Republican Corey Stewart condemned NFL players who took a knee to protest police brutality against minority communities, during a Wednesday news conference. (Jenna Portnoy/TWP)

First it was Confederate monuments.

Now Corey Stewart, who has a knack for seizing on issues that roil liberals and conservatives, on Wednesday called the National Football League "a cartel" for benefiting from federal antitrust protections while supporting players who take a knee during the national anthem.

Stewart is trying to ride his better-than-expected performance in the summer's GOP primary for Virginia governor to a campaign against Sen. Tim Kaine (D-Va.), who is seeking a second term after running on the national ticket in 2016 with Democratic presidential nominee Hillary Clinton.

So far, Stewart is the only Republican seeking his party's nomination for the 2018 contest.

After struggling with a music stand fashioned into a makeshift lectern, Stewart spoke in front of a downtown Washington office building that houses the NFL Players Association, the players' union. Trucks rumbled by in mid-morning traffic.

He opened a 12-minute news conference reading the names of Marines killed recently in Afghanistan and said NFL players — and owners — who take a knee during the national anthem to protest police brutality against minority communities are disrespecting the military.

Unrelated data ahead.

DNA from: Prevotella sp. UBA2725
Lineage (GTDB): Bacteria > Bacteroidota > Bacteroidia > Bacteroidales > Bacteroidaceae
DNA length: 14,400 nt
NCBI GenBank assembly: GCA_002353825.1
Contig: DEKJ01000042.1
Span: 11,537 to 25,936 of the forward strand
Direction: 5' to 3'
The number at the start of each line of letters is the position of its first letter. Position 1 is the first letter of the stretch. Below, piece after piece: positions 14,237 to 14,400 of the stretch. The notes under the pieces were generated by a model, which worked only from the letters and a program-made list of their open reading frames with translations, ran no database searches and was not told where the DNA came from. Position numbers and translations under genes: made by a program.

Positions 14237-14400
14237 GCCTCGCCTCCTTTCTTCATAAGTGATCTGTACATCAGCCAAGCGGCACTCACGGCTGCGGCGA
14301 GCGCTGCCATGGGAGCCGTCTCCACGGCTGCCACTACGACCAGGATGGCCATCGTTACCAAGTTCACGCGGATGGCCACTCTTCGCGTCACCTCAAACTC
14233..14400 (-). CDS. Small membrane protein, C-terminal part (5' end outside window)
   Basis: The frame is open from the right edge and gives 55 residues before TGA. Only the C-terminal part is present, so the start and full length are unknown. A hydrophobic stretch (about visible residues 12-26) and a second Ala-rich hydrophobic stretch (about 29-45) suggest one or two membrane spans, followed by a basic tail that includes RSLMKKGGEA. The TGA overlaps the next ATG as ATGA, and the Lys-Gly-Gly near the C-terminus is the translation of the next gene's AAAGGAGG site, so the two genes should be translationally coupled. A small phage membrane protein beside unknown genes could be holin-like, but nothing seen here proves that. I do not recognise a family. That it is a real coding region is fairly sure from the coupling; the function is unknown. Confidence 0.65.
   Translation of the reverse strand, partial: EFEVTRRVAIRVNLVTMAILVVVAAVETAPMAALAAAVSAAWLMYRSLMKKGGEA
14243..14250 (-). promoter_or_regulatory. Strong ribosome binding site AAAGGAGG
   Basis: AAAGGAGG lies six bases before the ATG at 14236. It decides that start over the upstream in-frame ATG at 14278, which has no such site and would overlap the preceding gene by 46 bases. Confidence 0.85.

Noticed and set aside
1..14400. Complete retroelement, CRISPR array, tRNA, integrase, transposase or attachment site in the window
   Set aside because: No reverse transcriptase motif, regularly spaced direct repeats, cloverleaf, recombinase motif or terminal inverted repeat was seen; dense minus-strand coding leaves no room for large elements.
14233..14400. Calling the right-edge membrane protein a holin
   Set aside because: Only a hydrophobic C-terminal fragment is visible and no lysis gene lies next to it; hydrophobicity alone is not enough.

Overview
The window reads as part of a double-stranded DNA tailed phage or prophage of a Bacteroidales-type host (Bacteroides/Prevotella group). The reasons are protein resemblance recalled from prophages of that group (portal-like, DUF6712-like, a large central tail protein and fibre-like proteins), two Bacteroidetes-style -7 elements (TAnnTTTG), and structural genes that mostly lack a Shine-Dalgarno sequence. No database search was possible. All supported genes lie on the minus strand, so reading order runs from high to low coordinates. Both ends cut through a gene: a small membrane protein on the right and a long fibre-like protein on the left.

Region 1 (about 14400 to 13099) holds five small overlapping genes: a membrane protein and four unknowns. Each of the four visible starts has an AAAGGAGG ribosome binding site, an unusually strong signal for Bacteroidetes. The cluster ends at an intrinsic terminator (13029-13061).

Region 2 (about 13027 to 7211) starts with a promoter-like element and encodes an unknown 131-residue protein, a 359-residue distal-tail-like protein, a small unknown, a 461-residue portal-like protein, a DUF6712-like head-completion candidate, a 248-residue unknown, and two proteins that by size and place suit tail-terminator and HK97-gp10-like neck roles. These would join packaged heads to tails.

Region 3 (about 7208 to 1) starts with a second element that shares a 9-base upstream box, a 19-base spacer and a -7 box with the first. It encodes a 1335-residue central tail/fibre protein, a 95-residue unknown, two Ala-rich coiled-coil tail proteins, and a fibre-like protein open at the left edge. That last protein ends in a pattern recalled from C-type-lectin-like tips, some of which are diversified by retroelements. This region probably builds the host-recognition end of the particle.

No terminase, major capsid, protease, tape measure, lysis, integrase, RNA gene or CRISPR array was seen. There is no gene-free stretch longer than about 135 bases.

"The players represented by this organization behind me are not heroes," Stewart said. "They are overpaid, arrogant, disrespectful, ungrateful, unpatriotic."

Following President Trump's condemnation of protesting players, which thrust the issue into the national discourse over the weekend, NFL Players Association Executive Director DeMaurice Smith praised players for taking a knee.

"NFL players are a part of a legacy of athletes in all sports who throughout history chose to be informed about the issues that impact them and their communities," he said in a statement. "They chose — and still choose today — to do something about those issues rather than comfortably living in the bubble of sports."

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Stewart called on the Senate to introduce a bill to repeal the Sports Broadcasting Act of 1961, which he said allows teams to negotiate as a group with networks broadcasting games, and inflate ticket and merchandise costs.

Without the rules, he said, perhaps owners would suffer, adding, "Frankly I hope that those teams go bankrupt."

Players who take a knee on the field are being paid "essentially by all of us as fans," and should limit their protests to their free time.

Stewart said he had not talked to Senate Majority Leader Mitch McConnell (R-Ky.) about his proposal. He did not mention Kaine during his remarks.

"We will let Corey keep doing his best Donald Trump imitation," Ian Sams, a spokesman for Kaine's reelection campaign, said in a statement. "Senator Kaine is focused on representing all Virginians and fighting to save their health care."

As chairman of the Prince William Board of County Supervisors, Stewart worked on an unsuccessful deal for the county to borrow $35 million to build a stadium for the Potomac Nationals minor league baseball team.

Asked how that situation is different from the breaks the NFL receives, he said he "is focused on the NFL right now."